Volume 91, Issue 54

Wednesday, December 3, 1997

Jack Frosh


Canadian strike fever

Re: Union strikes across the country

To the Editor:

Once again, the teachings of Karl Marx and Friedrich Engels shine through in the latest example of the conflict theory. According to this theory, which seems to be so well-heeded in recent weeks, the oppressed must seek emancipation from the oppressor. Unfortunately, in the case of Canadian Postal Workers, it is the government that is getting ravished by the workers instead of the other way around.

The workers of the postal service are convinced (again) that they are getting a raw deal and deserve more for their labour. According to conflict theorists, if the oppressor does not give in peacefully, more extreme measures must be taken.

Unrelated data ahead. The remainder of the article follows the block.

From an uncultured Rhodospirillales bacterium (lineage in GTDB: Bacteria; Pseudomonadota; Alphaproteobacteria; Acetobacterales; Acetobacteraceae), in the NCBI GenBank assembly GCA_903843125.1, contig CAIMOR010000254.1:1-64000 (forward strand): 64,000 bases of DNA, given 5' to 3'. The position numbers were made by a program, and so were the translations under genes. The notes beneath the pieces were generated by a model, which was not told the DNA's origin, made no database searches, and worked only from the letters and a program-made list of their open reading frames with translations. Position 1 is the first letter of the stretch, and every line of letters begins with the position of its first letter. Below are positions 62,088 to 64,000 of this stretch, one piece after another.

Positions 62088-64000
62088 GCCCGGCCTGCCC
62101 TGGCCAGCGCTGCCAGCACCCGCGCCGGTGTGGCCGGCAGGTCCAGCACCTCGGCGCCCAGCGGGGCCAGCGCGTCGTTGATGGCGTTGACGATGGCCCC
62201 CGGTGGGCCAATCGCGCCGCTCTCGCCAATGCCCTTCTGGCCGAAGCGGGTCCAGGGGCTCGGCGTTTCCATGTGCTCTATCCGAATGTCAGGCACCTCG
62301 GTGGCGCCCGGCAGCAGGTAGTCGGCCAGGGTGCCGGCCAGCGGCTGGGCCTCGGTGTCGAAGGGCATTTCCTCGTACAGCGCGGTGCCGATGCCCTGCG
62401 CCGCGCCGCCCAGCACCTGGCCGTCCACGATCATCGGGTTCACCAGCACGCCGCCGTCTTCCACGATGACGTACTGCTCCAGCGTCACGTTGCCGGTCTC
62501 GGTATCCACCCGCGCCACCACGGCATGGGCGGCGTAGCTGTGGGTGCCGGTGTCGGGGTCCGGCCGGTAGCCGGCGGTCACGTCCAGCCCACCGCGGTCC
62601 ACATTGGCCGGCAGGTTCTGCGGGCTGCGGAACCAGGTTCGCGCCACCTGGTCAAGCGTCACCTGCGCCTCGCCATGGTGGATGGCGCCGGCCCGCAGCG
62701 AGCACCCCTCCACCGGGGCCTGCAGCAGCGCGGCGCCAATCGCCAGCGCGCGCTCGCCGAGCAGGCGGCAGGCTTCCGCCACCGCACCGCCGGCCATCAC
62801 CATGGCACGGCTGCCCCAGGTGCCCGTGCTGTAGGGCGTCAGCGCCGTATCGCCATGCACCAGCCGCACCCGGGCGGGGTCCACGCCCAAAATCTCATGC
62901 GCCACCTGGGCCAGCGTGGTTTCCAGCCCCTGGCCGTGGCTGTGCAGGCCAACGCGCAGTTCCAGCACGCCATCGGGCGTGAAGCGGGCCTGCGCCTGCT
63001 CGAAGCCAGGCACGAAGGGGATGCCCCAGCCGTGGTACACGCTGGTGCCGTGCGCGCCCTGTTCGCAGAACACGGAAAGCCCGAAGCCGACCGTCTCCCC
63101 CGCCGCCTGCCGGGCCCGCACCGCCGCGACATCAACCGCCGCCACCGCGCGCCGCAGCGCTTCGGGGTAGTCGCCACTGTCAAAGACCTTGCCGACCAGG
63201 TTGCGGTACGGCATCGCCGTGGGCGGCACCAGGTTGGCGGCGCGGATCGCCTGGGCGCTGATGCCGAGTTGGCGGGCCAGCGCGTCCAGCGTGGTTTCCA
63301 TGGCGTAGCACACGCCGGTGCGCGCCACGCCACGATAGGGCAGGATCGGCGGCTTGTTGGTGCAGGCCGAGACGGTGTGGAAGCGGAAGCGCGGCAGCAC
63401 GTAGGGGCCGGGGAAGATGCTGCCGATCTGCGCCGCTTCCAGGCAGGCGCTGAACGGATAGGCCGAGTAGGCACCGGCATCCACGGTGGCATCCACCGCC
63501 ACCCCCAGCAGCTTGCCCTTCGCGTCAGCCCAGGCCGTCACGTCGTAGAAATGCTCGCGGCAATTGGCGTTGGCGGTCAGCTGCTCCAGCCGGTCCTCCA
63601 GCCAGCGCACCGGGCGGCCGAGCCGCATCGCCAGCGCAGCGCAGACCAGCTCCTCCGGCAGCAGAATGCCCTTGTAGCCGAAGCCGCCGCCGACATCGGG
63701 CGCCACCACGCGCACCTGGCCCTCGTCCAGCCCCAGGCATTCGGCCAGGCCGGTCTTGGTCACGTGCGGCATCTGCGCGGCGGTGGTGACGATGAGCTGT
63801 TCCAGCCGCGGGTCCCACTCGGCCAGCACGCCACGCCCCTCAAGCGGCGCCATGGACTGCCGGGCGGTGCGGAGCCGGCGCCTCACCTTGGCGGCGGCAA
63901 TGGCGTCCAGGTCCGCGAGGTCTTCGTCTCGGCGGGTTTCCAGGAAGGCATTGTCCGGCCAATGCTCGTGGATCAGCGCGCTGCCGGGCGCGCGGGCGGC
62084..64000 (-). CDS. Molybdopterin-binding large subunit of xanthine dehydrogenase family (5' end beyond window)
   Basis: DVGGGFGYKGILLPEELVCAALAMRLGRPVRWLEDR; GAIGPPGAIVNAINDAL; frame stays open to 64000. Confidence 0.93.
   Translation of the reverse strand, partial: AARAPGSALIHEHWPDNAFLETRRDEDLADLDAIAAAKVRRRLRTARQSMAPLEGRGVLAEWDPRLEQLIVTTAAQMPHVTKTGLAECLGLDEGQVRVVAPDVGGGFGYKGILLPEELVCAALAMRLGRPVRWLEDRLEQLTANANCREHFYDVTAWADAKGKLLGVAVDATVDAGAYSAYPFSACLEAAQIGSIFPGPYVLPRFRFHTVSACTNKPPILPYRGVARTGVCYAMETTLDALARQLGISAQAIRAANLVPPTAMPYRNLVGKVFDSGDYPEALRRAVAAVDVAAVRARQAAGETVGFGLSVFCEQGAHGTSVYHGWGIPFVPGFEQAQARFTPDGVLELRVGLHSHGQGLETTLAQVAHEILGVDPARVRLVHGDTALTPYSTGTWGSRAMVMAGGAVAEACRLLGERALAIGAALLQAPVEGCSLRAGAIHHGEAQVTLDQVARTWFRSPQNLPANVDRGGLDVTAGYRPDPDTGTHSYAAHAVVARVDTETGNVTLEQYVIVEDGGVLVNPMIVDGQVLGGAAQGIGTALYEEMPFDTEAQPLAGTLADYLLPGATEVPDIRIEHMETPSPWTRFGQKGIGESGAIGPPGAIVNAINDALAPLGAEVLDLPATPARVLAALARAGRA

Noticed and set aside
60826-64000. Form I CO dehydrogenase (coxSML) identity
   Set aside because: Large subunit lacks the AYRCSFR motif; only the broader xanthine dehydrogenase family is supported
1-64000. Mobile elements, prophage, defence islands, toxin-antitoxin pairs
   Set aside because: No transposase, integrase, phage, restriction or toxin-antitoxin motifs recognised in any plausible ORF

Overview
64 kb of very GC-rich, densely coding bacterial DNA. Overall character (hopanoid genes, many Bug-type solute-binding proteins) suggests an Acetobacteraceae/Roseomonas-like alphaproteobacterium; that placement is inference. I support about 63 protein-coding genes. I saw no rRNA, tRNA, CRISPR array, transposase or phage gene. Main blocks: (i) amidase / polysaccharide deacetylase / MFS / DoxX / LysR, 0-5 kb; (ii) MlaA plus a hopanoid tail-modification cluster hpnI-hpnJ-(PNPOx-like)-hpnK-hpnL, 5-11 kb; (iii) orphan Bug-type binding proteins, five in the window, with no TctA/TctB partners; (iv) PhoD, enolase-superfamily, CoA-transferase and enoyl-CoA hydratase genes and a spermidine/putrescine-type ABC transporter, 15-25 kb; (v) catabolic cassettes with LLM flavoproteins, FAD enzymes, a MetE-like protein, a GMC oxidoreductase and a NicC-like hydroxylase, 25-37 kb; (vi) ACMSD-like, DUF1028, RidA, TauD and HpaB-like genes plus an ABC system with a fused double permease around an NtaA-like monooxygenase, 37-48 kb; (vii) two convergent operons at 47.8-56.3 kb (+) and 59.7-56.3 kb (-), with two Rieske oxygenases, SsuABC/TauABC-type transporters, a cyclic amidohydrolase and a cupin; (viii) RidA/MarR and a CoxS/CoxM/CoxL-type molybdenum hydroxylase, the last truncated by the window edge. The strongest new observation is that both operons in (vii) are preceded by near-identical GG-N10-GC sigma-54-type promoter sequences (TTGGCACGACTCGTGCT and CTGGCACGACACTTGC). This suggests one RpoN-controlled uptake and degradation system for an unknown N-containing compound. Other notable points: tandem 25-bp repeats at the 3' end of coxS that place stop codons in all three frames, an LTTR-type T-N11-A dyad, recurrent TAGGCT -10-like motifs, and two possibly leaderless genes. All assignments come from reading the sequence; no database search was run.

Is this democracy? Does emancipation of the working class mean that workers hold the country hostage with a wretched eight per cent increase and absolute job security as ransom? Logically, when business is down, so is the need for labour; and teachers, meat packers and especially postal workers.

The craze on strikes in this country could be attributed to socialization. It is this culture's belief that the people should always dictate what the people get – regardless of whether or not the government knows best. In other cultures, to question the authority of the government can result in fatal consequences. Instead, in an effort to get re-elected, North American governments bow and kiss the feet of the unions and protestors, praying there will be no hard feelings.

Maybe facism isn't so bad after all; we'd certainly get more accomplished.

Jeff Cooke
Biology II

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Copyright The Gazette 1997